Harshavardhan is a recipient of the DPU60 PhD scholarship, covering full fees, a monthly stipend for three years and fieldwork travel.
Trained as an Architect from University of Mumbai, India, I hold a double degree masters in ‘International Cooperation and Urban Development – with specialization in Development Economics’ from Technical University Darmstadt, Germany and University of Rome Tor Vergata, Italy. It was during my architectural education in Mumbai that my interest in urban and planning studies grew, mostly to unravel the causes behind the unsustainable built environment I witnessed. This same quest continues to drive my inquiry into multiple disciplines that contribute to the larger discourse on the Built Environment. I am particularly interested in the debates on Democratic processes of production of Built Environment claiming to achieve environmentally and socially just cities.
With multi-disciplinary academic training, I have worked within the private sector, academia and the civil society. In the last couple of years, I have worked on GIZ-led Participatory Development Programme in Cairo with Shehayeb Consult; EU funded project ‘ARCHI-MEDES’ with Education for an Interdependent World (EDIW); and Strengthening Participatory Budgeting Programme in Pune, Preparation of Bicycle Plan for Pune and Assessing the Sanitation Programme in Sinnar with Centre for Environment Education (CEE), India; among others.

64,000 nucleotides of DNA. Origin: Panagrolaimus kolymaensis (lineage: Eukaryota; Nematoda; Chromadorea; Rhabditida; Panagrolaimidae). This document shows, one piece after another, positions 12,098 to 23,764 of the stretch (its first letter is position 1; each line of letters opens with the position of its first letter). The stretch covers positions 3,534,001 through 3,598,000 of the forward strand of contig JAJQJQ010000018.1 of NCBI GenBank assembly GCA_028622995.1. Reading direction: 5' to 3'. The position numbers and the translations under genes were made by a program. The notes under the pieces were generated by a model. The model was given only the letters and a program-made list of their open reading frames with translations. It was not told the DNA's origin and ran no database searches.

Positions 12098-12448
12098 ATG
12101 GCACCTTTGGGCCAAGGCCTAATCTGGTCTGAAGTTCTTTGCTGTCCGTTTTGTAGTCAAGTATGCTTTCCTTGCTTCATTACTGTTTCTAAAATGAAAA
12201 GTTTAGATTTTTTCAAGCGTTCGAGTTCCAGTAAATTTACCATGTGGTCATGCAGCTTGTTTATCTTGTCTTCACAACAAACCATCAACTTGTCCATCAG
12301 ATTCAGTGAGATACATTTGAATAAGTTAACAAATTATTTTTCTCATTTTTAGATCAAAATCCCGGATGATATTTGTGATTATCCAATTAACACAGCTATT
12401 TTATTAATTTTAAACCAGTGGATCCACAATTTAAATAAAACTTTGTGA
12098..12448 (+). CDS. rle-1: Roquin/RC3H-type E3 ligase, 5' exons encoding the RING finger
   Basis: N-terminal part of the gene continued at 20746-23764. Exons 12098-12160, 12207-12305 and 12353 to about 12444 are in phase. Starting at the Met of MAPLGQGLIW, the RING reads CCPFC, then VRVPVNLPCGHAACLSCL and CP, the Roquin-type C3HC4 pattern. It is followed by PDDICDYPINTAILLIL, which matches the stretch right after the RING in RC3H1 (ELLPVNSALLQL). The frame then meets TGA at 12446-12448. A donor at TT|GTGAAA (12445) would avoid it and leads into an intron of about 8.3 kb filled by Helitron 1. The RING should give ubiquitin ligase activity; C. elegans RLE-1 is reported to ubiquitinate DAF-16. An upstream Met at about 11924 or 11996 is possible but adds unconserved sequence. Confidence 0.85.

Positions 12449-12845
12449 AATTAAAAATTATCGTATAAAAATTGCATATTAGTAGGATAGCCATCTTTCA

Reassessing the potentials of participatory urban land management policies in ensuring institutionalized ‘Right to the City’ for the urban poor
Urban Land Management; Social Justice; Participation; India; Informality; Right to the City; Planning Policies
Based within the conflict between neo-liberal market forces and the claimed ‘Right to the City’ for all, the proposed research project aims at understanding the institutional space created through participatory land management policies to resolve the conflict of interests between different stakeholders. As the paternalistic role of the government is being subdued by the capitalist market forces, understanding ways through which the urban poor participate and talk to the market forces becomes particularly of relevance to this research project. This research, therefore, intends to re-examine the claims made by various participatory land policies implemented in India, hoping to inform similar such policies being implemented across the world of their potential in effectively achieving social justice.